As a comic writer, I like all of my characters to be funny. James and Queen Catherine are both fiendishly smart, and use humor for joy and balance, while the other characters, who take themselves a bit too seriously, become funny in their own ways. Carter and Edgar share a sense of humor, which is a great basis for their love. Carter is more extravagantly funny while Edgar is stealthy, so they make an ideal team.

In chapters 13 and 16, you demonstrate an admirably tasteful way of writing scenes with sexual intimacy. What are the challenges and rewards of writing sex scenes?
Writing sex scenes can be tricky, and can easily turn clunky. I wanted the sex in Playing the Palace to be passionate and lighthearted, as an extension of Carter’s and Edgar’s feelings for each other. While leaving certain aspects to the reader’s imagination, I wanted to make sure that Carter and Edgar had a great time, whether in Carter’s tiny New York apartment bedroom or on board the royal jet.

Late in the book, chapter 28 turns serious and provides a kind of historical perspective. Please say something about your decision to include that.
There have been many wonderful books about coming out, but I wanted Playing the Palace to be a celebration of exuberantly open and empowered gay lives. On the other hand, I needed an awareness of how such lives have become possible only recently. Throughout history, there have always been LGBTQ people who often faced overwhelming prejudice. There have also been valiant LGBTQ heroes who’ve fought tirelessly for equality. Carter and Edgar recognize their privilege, and they honor their forebears.

On the whole, the tone of the novel is such that it could appeal to young-adult readers. What would it mean to you to reach that prized YA readership?
I welcome any and all readers. I especially love presenting the possibility of joyous queer romance to younger readers. I’ve written YA, and I found these readers to be open, curious, and wildly smart, so I’d be thrilled if they shared Playing the Palace with every possible generation.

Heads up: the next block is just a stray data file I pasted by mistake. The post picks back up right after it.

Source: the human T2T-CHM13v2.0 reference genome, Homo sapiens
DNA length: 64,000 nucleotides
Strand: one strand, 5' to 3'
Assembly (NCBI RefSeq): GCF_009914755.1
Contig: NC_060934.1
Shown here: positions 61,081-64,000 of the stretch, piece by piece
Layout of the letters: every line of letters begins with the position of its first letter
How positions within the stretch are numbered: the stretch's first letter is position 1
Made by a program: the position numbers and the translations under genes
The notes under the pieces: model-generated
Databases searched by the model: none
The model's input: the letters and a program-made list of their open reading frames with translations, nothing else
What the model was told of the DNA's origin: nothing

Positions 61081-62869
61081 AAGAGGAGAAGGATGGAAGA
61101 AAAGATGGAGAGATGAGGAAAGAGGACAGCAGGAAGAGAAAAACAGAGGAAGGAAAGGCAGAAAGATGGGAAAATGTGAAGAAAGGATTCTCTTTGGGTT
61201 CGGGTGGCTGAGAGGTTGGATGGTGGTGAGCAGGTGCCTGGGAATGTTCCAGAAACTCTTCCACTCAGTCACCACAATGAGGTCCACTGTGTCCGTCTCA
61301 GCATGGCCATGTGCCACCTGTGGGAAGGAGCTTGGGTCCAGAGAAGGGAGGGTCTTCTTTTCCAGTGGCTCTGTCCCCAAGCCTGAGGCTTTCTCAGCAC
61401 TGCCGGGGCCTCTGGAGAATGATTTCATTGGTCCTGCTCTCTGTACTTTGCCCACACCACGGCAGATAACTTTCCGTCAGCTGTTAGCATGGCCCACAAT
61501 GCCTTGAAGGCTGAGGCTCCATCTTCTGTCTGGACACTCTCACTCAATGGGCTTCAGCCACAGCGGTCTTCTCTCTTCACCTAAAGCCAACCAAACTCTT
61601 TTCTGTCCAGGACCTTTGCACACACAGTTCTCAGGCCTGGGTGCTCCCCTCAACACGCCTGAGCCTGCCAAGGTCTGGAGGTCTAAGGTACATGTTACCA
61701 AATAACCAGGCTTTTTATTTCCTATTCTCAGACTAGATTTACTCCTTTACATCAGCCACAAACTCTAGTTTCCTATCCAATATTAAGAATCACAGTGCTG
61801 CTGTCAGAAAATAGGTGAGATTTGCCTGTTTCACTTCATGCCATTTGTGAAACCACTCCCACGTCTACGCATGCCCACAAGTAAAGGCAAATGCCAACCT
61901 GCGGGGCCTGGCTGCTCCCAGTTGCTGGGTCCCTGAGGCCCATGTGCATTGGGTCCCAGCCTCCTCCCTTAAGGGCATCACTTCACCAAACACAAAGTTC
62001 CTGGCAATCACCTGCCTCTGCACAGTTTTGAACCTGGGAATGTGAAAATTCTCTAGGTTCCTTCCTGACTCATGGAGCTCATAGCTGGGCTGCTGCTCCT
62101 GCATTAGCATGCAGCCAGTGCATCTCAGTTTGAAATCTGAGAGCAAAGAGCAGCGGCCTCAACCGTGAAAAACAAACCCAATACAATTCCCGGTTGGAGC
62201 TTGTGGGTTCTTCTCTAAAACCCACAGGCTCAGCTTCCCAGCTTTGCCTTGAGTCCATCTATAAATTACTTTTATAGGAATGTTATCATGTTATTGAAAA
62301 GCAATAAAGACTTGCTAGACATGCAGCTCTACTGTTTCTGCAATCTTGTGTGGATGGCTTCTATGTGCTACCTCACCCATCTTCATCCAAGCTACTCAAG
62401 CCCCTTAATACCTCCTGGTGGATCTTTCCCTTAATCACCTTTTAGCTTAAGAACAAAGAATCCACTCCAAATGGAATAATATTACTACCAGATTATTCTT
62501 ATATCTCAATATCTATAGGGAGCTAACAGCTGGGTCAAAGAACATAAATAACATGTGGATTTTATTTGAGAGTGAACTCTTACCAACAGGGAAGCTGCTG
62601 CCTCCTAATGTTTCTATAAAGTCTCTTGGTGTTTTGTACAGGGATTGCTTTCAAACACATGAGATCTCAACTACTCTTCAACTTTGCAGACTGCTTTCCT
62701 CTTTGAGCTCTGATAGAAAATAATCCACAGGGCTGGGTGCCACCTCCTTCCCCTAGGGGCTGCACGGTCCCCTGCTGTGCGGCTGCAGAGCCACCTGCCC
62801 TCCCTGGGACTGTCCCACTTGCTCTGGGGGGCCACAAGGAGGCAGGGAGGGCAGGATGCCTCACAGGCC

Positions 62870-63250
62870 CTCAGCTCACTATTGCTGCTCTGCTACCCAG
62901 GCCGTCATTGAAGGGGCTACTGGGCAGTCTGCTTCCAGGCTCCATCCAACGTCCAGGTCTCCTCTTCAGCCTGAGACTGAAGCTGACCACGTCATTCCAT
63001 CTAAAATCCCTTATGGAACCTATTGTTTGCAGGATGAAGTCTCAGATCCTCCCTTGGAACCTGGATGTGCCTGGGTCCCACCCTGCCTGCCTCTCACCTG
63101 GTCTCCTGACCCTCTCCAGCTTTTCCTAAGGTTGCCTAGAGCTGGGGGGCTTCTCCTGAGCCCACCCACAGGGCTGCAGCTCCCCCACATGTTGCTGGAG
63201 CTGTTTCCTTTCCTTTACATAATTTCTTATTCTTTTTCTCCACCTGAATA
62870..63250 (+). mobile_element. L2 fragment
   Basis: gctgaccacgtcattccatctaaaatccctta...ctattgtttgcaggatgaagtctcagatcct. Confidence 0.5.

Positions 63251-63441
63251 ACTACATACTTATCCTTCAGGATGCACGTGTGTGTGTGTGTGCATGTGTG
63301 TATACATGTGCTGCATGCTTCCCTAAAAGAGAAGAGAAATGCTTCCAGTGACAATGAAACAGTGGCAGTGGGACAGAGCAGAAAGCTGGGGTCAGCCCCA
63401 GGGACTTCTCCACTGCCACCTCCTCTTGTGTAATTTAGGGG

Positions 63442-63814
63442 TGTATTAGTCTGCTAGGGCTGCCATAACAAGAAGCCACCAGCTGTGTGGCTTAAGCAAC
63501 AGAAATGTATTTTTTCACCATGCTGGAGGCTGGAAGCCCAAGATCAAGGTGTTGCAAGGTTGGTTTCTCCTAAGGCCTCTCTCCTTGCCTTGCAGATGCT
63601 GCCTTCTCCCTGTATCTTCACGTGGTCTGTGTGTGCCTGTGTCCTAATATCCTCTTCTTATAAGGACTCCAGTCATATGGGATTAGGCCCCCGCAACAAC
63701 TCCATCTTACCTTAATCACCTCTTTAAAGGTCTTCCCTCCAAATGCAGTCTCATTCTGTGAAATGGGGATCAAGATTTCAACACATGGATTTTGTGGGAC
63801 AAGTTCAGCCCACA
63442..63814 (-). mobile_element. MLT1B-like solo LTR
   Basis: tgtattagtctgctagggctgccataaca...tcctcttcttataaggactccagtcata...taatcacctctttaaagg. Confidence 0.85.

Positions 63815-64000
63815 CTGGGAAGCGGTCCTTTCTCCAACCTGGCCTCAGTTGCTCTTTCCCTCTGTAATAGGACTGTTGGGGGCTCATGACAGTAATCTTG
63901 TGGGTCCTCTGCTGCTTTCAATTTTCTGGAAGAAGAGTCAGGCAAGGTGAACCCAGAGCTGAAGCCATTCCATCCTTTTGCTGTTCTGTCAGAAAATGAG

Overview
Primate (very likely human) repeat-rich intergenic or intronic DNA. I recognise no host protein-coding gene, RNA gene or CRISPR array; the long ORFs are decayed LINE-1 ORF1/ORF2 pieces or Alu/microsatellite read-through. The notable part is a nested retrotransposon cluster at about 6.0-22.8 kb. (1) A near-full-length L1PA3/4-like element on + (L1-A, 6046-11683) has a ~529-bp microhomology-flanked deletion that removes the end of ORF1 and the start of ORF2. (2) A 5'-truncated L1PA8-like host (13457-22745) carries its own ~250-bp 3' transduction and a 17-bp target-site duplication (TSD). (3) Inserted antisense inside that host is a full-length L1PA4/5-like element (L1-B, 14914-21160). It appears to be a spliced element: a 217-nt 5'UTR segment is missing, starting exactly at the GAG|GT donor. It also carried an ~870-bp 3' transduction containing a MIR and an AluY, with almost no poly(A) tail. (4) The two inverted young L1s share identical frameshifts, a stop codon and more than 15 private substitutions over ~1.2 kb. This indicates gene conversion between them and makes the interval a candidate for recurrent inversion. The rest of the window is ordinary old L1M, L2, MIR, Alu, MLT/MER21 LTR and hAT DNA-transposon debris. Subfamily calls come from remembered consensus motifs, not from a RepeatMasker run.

Given your history in cinema, who would you like to see portray Carter and Edgar in a movie version of Playing the Palace?
If it ever became a movie, there are so many wonderful actors—including more and more out actors—who could play the leads. I’m too superstitious to make predictions, but I will say that the fantastically talented Michael Urie has just done an amazing job of recording the audio version of Playing the Palace.

I keep picturing Dame Judi Dench as Queen Catherine. Is she the actress you would choose for that role?
Like every writer alive, I’d be delighted to have Judi Dench play any role she’d like. Dame Judi is regal, a little scary, and hilarious—all qualities that she shares with Queen Catherine.

Do you foresee more books with Carter and Edgar?
In Playing the Palace, Carter and Edgar are at the beginning of their life together, which promises to be an epic adventure. I’d love to chart their progress, so who knows?

Have you started thinking about your next book, movie, or stage project?
I’m in the middle of writing a new novel, and I’ve got a play that will premiere at the La Jolla Playhouse in California next year. There are TV and movie projects in the works as well, but as I’ve said, I’m too superstitious to go into details just yet. I did write a monologue that was just performed by the superb Nathan Lane at a Broadway theater, before a socially distanced audience of healthcare and theater workers. It was part of the NY PopsUp festival, a series of events devoted to welcoming people back to live performances. Onward! 

Keep up with Paul Rudnick on Twitter @PaulRudnickNY

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Gregg Shapiro

Gregg Shapiro is a regular contributor to OutSmart Magazine.